Who: Paul George
What: Put the Pacers on his back and carried them into Game 6 of the Eastern Conference Finals (insert mental image of Roy Hibbert, David West, Lance Stephenson, and George Hill all climbing like toddlers on George’s shoulders and head)
When: May 28, 2014
Where: Indianapolis, Indiana
Why: Because he ain’t done yet
After a surprisingly fluid offensive game in Game 1, the Pacers suspect offense slowed to a crawl in Games 2, 3, and 4. Were the Heat unprepared because of the offensively-challenged opponents they faced in Round One (Charlotte) and Two (the elderly and isolation-based offensive of the Nets)? Game 1 showed the Pacers at their scoring best. Hibbert rolling. George Hill knocking down open looks. Lance Stephenson and Paul George taking the ball to the paint with force and making the right passes.
This series may have looked very different if not for the concussion Paul George sustained at the end of Game 2. Dwyane Wade’s knee knocking the back of George’s head impacted not only the final minutes of that game, but George didn’t play with the same level of intensity or aggression for most of Game 3 and the beginning of Game 4. The fact that he played at all in Game 3 is somewhat shocking when you consider this post-concussion timeline (Dr. Brian McDonald from Main Line Health’s website):
A Day After a Concussion: The disruption in brain metabolism is at its worst approximately two to three days after an injury, and remains that way for at least one week. This metabolism may not normalize until at least one month from the date of the injury.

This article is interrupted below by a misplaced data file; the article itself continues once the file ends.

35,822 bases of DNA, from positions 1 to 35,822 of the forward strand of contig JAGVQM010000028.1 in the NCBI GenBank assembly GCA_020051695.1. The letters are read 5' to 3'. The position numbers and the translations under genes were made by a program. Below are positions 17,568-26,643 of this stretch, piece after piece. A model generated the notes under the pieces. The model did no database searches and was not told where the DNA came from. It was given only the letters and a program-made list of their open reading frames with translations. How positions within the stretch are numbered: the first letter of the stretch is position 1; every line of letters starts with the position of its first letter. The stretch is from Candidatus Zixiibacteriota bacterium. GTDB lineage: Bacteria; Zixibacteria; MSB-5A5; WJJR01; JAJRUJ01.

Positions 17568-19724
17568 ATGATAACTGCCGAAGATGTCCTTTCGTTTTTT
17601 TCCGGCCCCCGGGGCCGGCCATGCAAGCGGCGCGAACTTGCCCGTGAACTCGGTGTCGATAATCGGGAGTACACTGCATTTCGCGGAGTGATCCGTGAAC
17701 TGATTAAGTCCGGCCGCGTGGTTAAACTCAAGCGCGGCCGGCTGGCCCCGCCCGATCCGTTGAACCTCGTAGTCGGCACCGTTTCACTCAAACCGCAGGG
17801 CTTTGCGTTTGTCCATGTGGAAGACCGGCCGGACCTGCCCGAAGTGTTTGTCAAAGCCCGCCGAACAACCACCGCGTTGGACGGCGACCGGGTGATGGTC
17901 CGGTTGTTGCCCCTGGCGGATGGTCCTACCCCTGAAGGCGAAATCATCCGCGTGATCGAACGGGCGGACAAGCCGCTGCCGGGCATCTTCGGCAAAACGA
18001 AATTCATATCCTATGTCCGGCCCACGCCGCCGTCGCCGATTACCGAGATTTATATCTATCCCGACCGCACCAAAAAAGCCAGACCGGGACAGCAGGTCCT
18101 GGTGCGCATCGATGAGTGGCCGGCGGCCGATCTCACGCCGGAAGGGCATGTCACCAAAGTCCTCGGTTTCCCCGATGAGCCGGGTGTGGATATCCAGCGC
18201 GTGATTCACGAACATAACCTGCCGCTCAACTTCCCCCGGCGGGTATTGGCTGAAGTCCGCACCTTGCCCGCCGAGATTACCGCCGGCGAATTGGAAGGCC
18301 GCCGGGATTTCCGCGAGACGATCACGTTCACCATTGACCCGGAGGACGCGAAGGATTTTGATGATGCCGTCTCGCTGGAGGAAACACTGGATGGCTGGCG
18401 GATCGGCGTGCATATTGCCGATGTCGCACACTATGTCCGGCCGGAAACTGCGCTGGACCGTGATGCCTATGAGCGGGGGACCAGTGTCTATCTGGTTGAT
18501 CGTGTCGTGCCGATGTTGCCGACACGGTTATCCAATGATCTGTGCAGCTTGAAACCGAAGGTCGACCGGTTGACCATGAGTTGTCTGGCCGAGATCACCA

A Week After a Concussion: The metabolism in the brain may remain unstable, even though symptoms have subsided. Just because a patient is no longer exhibiting symptoms does not mean that the brain is back to functioning normally, so continue to use caution and refrain from getting back into activities that could result in additional or increased injury.
A Year After a Concussion: The majority of individuals will experience symptom resolution within one to three months, but athletic head injuries typically resolve within one month. Rarely do patients continue to experience symptoms beyond one year from the time of their injury. For the small percentage of patients who do, there is probably some long-lasting brain injury, which may show up on imaging studies.
Now, not all concussions are alike in severity or scope, but the fact that George clearly blacked out on the court for a minute, and then admitted to having “blurred vision” for the remainder of the game is one indication. Just watching George in Game 3, it was clear he wasn’t right. Six days have now passed since the end of Game 2, and George’s 31-point second-half brought Indiana back from the brink. David West was the only other Pacer to score a point after Stephenson’s lay-up put the Pacers up 57-52 with 2:15 remaining in the 3rd. There were moments during that 4th quarter in which it felt like the rest of Indiana’s players were doing their best to let this one slip away. Missed free-throws. Sloppy play. But Paul George said, “No, no. I’m not quite finished with all of this. It’s not ending like this. And then he started draining three-pointers like this was the final game in which three-pointers would be allowed. George finished 5 of 14 from deep. He hit 3 of his 5 4th-Quarter attempts. Of equal importance was what the long-range attempts opened up for George: driving lanes. He went 10 of 14 from within the arc.
Of course, because James played only 24 minutes, George had more freedom than he’s had all series. Heat fans will rightly focus on LeBron’s foul trouble as the reason for the loss. What they would rather not focus on is the fact that Paul George has his own focus back. Game 6 should be fun.